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  • An unfortunately accurate prognosis

    Sadly, the electorate will get the government (and the NBN) it deserves. Those of us with brains will have to smile wryly as billions of dollars are poured into an already-obsolete FTTN 'upgrade' for a similar price to FTTP.

    It's a monumentally stupid policy in pretty much every way and it's insulting to our collective intelligence to say it'll be done faster on the one hand, and completely re-write the scope of the project with the other. I hope Labor do retain power, for the NBN if nothing else, but it doesn't look good for them right now.
    • seriously, by any

      measure this government has not been overly successful. We all know the policy failures over the past 6 years and very occasional successes.
      Be disappointed if the LNP win in September on the basis that the NBN FTTP(B) will be modified, but overall we all must be better off losing this government.
      Blank Look
      • Seriously?

        "seriously, by any measure this government has not been overly successful."

        Only if you limit your reading to New Limited press.
        • i reviewed the website you offered

          my thoughts remain unchanged.
          Blank Look
          • open you mind

            There are none so blind as those who refuse to see, sadly.
            Frank Sartore
    • "Those of us with brains will have to smile wryly as billions of dollars are poured into an already-obsolete FTTN 'upgrade' for a similar price to FTTP."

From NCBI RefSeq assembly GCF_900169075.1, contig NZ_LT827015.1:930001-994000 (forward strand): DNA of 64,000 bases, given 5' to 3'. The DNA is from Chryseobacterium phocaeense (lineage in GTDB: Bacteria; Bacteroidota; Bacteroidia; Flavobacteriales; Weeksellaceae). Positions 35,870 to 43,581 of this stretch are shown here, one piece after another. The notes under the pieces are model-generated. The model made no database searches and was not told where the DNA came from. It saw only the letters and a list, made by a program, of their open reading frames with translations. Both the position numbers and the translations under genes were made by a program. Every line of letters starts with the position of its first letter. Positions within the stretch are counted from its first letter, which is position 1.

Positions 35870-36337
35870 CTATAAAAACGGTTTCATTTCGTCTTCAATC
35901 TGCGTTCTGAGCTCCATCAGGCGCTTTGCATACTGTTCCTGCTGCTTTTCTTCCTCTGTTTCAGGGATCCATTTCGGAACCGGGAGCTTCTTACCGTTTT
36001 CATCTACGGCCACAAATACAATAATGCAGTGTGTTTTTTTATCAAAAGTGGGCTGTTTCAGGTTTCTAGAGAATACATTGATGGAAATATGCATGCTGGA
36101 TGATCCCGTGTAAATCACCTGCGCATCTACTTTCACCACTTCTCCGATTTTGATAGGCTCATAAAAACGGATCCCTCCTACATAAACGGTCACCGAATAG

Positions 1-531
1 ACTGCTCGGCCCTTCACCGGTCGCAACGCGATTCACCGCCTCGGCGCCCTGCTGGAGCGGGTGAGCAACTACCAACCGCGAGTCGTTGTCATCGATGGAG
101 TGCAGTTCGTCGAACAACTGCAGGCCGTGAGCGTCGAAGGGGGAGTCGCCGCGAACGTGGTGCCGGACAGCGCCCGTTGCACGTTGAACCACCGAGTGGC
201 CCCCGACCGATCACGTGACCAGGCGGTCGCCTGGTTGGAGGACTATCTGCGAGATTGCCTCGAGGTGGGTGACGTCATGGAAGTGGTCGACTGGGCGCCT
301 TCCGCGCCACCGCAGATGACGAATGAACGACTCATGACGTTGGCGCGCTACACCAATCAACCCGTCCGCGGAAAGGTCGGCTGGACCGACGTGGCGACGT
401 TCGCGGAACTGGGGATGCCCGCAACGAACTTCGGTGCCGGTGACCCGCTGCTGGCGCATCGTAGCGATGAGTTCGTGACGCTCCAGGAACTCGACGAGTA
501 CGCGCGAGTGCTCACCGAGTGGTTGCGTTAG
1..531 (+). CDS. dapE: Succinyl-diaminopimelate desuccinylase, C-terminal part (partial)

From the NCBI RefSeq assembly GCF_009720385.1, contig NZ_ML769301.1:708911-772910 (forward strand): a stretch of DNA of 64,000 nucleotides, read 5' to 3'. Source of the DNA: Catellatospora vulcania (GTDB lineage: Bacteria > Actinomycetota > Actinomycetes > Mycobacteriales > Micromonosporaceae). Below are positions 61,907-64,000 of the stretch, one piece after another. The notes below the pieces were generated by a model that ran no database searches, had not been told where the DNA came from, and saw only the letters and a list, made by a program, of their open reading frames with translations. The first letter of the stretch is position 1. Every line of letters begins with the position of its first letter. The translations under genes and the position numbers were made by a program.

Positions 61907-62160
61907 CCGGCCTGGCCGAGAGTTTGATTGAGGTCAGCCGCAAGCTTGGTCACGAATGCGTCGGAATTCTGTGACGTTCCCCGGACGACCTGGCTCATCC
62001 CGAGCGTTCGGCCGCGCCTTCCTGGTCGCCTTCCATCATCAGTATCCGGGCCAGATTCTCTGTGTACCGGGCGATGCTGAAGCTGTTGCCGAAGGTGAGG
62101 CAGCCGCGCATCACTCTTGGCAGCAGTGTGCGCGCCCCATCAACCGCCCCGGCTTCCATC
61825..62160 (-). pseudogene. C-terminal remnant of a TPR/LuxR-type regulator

Nailed it;-)
      Hubert Cumberdale
      • agreed but those with

        some intellect also worry about the high cost of this network and the repeated delays.
        Blank Look
        • Ah yes...

          But $30B for FttN is perfectly ok *sigh*...

          Because David said the copper he wants to sell at the highest price, is perfectly fine and will last ooh, another 94B years... oh wait that was another BS figure wasn't it ;)
  • Wireless Technology Evolving Fast

    Samsung's rumoured to be on the cusp of releasing wireless new technology two orders of magnitude faster than 4G. If true, fibre to domestic premises may well become obsolete very soon given private capital cost of connection to a street's fibre infrastructure. Politics aside, NBN Co would be smart to go slow on connecting to directly to residential premises and focus on the fibre backbone to get it to the street!
    • Good luck with that AdelaidPete

      And what do you think those superfast (5G) wireless towers are connected that Samsung are testing AdelaidPete? If you answered "Fibre" you would be correct! We still don't have any technology in the foreseeable future that can handle the contention/speeds of fibre, we are not even close to that point yet.